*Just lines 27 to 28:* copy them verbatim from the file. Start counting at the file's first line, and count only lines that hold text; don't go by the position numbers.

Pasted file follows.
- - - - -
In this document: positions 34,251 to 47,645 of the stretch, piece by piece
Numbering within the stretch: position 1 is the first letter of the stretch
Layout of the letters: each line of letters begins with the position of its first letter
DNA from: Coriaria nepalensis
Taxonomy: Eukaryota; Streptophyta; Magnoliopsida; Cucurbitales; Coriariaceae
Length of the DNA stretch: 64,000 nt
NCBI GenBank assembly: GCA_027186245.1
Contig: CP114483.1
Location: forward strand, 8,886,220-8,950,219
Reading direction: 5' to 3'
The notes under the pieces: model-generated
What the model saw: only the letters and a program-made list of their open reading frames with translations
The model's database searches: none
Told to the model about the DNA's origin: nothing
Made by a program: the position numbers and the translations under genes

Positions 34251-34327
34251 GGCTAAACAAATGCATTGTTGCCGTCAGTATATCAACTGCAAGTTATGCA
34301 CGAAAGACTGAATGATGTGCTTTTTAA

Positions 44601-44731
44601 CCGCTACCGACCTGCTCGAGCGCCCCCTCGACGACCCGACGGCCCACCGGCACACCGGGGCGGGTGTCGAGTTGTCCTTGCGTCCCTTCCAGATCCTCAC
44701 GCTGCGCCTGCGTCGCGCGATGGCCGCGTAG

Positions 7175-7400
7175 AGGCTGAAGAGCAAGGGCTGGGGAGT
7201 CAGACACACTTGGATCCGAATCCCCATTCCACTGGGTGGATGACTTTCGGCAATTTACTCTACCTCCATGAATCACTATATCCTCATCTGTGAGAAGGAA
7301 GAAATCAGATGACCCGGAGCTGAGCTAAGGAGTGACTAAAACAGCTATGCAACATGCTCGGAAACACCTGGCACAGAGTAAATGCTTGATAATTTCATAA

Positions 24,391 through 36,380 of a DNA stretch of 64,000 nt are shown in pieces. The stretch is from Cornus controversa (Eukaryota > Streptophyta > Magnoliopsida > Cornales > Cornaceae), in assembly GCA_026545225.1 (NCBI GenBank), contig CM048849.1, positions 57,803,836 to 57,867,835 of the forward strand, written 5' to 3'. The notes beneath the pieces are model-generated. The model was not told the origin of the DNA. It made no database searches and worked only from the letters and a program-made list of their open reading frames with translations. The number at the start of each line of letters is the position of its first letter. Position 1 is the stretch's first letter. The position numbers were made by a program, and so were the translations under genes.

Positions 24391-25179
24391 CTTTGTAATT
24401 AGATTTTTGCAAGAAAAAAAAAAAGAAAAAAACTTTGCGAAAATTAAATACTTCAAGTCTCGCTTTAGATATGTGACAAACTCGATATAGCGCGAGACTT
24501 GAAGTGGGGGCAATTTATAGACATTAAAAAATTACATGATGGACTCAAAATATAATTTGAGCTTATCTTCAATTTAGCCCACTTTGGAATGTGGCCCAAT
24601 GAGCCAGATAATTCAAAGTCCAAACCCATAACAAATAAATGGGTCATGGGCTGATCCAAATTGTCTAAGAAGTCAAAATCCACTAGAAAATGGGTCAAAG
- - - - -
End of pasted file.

Positions 24391-25179
24391 CTTTGTAATT